A screenshot of Martha's blog.

London - It is hardly food for the hungry – a cheeseburger, two potato croquettes, tiny slices of cucumber and a lolly.

Now nine-year-old Martha Payne’s miserable school dinner looks set to spark an outcry over nutrition for the nation’s children – and has turned her into an overnight star on the internet.

The fair-haired schoolgirl posted a photograph of the pathetic offering online as part of a writing project she and her father started.

It began with a snap of a similarly measly meal – a slice of pizza and a lonely potato croquette, alongside a sprinkling of sweetcorn, a cupcake for desert and a lot of empty space.

She posted the picture on an internet blog and began to add daily snaps of her lunches, rating and commenting on them.

When she first checked her NeverSeconds website for reaction, it boasted only three hits.

This week, http://neverseconds.blogspot.co.uk/ was trending on Twitter – and chalked up an astonishing 40,000 hits.

Martha, who is supervised by her father, said: “I was gobsmacked. I never expected to get so much interest.”

And the food? “It’s usually pretty horrible,” she said.

“I’d like them to serve more, and maybe let some people have seconds if they want to... and not serve stuff that’s a wee bit disgusting.”

Her campaign to improve school dinners echoes the one spearheaded by Jamie Oliver.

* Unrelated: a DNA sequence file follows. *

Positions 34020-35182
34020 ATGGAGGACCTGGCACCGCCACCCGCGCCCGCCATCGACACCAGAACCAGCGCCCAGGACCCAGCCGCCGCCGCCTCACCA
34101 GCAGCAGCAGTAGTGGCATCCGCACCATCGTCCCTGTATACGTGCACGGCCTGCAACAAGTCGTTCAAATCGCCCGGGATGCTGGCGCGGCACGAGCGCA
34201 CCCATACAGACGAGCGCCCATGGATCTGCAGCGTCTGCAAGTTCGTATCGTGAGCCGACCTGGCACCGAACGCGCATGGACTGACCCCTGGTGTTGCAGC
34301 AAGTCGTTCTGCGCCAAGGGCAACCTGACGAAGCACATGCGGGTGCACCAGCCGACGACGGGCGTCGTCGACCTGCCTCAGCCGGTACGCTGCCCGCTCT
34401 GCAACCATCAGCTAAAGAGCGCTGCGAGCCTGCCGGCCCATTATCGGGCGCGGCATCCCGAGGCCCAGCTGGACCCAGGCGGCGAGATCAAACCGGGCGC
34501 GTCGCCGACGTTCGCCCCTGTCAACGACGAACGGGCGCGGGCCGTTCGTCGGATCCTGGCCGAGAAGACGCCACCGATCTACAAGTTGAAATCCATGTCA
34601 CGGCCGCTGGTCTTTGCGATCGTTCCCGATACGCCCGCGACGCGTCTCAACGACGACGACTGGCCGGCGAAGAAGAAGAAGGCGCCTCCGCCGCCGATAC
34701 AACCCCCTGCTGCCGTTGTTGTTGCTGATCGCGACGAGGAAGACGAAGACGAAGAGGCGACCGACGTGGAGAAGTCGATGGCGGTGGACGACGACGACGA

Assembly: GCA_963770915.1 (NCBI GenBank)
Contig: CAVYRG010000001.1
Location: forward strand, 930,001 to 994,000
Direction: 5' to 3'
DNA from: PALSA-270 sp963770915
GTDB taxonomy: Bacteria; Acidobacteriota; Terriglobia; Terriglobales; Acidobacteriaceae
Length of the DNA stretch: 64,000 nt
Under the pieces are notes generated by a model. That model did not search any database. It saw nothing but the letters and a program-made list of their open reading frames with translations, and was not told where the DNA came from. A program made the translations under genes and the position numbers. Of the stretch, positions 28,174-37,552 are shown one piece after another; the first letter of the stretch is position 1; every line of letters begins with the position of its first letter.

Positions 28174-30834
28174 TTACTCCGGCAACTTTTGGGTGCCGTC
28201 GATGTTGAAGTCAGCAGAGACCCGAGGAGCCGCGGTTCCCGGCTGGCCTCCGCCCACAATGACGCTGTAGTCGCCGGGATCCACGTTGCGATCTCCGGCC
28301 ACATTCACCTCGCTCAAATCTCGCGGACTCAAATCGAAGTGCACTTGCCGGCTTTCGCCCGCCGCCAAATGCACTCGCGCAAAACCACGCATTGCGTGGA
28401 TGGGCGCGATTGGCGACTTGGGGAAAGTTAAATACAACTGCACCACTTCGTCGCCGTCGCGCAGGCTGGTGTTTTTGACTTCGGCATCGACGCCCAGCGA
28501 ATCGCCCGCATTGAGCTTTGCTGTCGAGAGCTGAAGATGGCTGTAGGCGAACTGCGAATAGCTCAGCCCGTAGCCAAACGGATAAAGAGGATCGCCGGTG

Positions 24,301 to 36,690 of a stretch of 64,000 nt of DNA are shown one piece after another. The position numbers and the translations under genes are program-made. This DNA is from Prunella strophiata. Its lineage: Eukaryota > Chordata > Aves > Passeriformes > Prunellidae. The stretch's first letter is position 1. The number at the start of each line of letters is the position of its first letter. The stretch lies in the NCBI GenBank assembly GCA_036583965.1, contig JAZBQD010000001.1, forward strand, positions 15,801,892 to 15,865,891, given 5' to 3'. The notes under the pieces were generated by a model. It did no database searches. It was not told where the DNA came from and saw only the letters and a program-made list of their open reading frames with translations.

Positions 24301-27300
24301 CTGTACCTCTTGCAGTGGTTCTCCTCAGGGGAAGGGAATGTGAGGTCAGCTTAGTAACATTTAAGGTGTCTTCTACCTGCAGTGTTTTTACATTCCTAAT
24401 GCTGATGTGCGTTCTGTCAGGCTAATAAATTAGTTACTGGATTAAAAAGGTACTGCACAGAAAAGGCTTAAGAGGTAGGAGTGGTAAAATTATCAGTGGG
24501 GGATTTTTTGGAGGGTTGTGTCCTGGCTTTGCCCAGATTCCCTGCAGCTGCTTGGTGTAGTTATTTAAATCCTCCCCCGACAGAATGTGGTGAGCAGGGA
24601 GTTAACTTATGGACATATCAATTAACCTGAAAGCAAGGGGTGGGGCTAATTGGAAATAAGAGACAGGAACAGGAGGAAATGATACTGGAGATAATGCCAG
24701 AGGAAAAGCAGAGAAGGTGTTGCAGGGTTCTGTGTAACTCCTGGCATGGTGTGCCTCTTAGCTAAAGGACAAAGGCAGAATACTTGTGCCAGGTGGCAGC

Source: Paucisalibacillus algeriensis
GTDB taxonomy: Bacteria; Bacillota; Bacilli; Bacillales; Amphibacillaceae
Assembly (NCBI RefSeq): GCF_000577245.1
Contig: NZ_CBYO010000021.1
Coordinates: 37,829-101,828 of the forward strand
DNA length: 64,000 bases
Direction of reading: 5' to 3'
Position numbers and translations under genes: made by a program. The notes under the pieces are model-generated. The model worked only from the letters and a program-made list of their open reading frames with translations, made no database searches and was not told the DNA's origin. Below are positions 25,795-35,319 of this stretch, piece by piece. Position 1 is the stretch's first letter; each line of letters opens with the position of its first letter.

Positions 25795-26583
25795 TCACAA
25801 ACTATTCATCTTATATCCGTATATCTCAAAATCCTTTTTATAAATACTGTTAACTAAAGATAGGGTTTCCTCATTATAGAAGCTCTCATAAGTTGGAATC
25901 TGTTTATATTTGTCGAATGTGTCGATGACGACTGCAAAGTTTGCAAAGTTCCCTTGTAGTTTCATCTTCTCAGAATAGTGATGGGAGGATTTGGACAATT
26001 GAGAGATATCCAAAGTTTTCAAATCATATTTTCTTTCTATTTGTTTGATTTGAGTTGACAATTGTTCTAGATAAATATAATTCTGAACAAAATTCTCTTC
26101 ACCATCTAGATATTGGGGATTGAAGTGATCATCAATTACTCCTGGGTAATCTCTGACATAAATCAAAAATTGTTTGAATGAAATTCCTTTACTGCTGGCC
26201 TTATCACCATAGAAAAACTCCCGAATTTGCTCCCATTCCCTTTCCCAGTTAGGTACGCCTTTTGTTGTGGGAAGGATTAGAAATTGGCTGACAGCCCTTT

Martha’s home is on the west coast of Scotland, and standards for school meals differ. Widespread improvements in the rest of Britain appear not to have been applied in her area.

But Martha’s fearless exposé of daily fare at her (unnamed) school prompted global discussion about shockingly unhealthy food being served.

One nutritionist branded the lunches “scary”. Another praised her for “speaking out”.

Martha, whose mother Rebecca is a GP, began the blog because she is interested in writing.

With permission from teachers, she photographed her £2 lunches and wrote about them. Over to Martha, writing on the blog: “The pizza in the first pic was alright but I’d have enjoyed more than one croquette. I’m a growing kid and I need to concentrate all afternoon and I cant do it on one croquette. Do any of you think you could?”

She awards it six out of ten on the “Food-o-meter” but it scores only four for health.

And later she wrote: “Today’s meal was on the menu as cheeseburger and ice cream/biscuit but as you can see I got an ice lolly. I prefer ice cream. I wish they had stuck to the menu.”

Her father Dave, who manages a smallholding at home, said:”‘It really seems to have touched a nerve. I joked that it would probably go viral. I really didn’t believe it would.”


Nutritionists congratulated the nine-year-old blogger for drawing attention to the failings of school dinners.

Kenny Tranquille, a nutritionist at UrBod Nutrition in London, said: “I think this little girl has done an excellent job highlighting the issues our children are facing in some schools.

“Eating food which is high in saturated fat like hamburgers and pizza every day will undoubtedly put these children at risk of obesity.”

Nutritional therapist Charlotte Watts said: “The token small vegetables only provide low levels of key essential nutrients.” - Daily Mail